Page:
Before reading further, what would you think if you were a player in my game and recieved this:
How do you interpret that?
I'm interested in the divide between Player and DM creativity. Hill Cantons has had some interesting posts along these line lately.
Last night I was talking with a player as we walked to another player's birthday party. I mentioned the idea of letting Birthday Boy create the magic-user organization that was going to offer him membership. My question was, would that be cool or seem like homework. My player suggested I put weird symbols in the offer as a sort of middle ground. I thought that was pretty genius because 1) the player's attempt at deciphering the cryptic message might give me clues as to what he would enjoy (or not) in a Mages Guild without breaking the suspension of disbelief by realizing I have none of this hashed out for my world yet. 2) Barrataria's vague symbol effect would be in play-- meaning I myself would have time to figure these things out as the campaign advances and revise as needed.
I realized that the symbols I would pick would be shaped by my conception of what boons/costs a MU organization might offer, so I rolled randomly for the 6 symbols in the note. Then I rolled randoomly for their position in the note. I'd be curious what you thought they might mean when you first read them.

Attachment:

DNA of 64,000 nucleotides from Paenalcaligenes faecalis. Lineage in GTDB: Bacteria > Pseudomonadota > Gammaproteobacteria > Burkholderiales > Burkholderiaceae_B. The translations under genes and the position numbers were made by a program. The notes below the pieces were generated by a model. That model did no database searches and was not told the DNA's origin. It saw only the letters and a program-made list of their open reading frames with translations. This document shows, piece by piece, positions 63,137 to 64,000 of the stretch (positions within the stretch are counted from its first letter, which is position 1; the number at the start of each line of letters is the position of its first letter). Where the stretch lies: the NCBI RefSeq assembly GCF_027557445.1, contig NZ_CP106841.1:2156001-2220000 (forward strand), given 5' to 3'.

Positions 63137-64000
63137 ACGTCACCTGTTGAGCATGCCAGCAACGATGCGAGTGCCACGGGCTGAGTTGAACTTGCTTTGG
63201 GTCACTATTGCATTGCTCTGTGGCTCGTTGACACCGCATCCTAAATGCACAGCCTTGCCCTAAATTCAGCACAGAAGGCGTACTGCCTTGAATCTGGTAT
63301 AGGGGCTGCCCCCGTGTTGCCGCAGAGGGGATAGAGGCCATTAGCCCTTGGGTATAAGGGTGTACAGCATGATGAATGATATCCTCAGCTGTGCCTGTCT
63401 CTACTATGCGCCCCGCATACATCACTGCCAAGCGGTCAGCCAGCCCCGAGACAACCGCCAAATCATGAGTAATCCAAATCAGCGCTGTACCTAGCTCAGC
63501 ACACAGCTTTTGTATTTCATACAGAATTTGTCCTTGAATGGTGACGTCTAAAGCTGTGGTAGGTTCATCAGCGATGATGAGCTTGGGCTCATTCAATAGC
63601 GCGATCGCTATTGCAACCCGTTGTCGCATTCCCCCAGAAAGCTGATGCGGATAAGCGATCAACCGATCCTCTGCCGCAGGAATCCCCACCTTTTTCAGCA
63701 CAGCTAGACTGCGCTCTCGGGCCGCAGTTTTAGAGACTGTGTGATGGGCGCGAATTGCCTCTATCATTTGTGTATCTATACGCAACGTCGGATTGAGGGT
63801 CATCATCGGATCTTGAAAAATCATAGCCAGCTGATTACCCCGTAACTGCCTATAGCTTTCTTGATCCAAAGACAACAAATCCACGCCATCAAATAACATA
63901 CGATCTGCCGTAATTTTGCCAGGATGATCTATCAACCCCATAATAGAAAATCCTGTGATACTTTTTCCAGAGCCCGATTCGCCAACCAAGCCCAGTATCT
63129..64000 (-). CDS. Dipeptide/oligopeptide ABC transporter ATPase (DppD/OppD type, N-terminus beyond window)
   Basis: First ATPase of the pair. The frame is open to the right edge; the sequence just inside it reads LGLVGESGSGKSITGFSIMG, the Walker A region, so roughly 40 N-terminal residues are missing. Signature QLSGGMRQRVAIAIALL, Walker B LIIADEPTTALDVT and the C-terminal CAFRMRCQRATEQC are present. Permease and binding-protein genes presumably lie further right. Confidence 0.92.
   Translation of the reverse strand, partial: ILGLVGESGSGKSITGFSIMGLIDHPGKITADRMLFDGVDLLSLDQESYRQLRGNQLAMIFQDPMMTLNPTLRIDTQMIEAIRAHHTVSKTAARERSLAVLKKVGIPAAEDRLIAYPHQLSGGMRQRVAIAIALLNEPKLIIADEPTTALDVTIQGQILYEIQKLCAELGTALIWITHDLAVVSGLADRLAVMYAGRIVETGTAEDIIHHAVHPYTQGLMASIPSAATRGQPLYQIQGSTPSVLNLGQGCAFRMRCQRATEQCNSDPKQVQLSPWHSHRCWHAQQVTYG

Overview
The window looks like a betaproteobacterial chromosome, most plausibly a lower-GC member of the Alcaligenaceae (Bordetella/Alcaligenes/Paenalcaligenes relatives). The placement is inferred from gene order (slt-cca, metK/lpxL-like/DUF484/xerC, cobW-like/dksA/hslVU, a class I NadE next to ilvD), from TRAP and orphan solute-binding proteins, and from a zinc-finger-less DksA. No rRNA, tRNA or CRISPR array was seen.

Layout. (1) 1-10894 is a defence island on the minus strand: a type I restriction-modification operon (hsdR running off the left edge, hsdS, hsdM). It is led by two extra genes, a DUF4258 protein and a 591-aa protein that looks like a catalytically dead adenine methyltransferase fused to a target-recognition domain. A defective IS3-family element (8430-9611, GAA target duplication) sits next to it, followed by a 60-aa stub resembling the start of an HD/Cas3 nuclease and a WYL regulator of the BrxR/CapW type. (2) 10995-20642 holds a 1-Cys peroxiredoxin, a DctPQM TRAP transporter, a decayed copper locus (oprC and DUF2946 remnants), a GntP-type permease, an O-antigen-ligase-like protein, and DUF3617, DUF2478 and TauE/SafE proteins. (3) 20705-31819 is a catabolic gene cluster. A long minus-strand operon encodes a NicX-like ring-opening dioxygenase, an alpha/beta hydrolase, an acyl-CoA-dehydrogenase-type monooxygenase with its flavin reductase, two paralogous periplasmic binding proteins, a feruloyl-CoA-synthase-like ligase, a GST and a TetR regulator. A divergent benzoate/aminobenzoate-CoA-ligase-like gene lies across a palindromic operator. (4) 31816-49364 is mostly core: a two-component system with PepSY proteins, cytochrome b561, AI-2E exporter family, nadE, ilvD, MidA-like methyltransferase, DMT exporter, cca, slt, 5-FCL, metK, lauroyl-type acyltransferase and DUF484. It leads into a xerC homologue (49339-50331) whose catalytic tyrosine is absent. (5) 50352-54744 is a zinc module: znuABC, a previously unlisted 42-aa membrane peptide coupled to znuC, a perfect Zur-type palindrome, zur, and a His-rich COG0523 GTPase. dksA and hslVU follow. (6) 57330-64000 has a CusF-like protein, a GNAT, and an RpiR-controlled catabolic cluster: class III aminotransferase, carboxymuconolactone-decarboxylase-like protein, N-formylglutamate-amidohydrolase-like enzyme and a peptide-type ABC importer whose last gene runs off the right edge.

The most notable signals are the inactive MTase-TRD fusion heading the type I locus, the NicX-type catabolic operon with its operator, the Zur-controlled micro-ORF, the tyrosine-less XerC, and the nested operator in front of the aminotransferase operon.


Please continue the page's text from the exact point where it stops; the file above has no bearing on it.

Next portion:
Great idea, and I love all of the symbols as evocative inspirations, save for the one that looks too much like a briefcase.ReplyDelete
We've played one-shots and small campaigns in newer games the past few years that give the players more "narrative control" either through resource management or improvisation. Allowing them some ability to shape the story-side of the game is one of the habits I've tried to keep as we play mostly classic D&D these days. I like your approach.ReplyDelete
Regarding this player assignment, here's how I see it:
Knowledge of the elements
The all seeing eye
Access to the magical battery of Xom
Good luck, sounds fun!
Rope, which could imply binding, or or possibly being under a Geas of some sort.
Knife, so probably sacrifice or blood.
Plant, which is bordered by the rope, and grows downward. Combined with the other two, I'd say that it means you are bound to plant your blood somewhere, which will make a plant grow.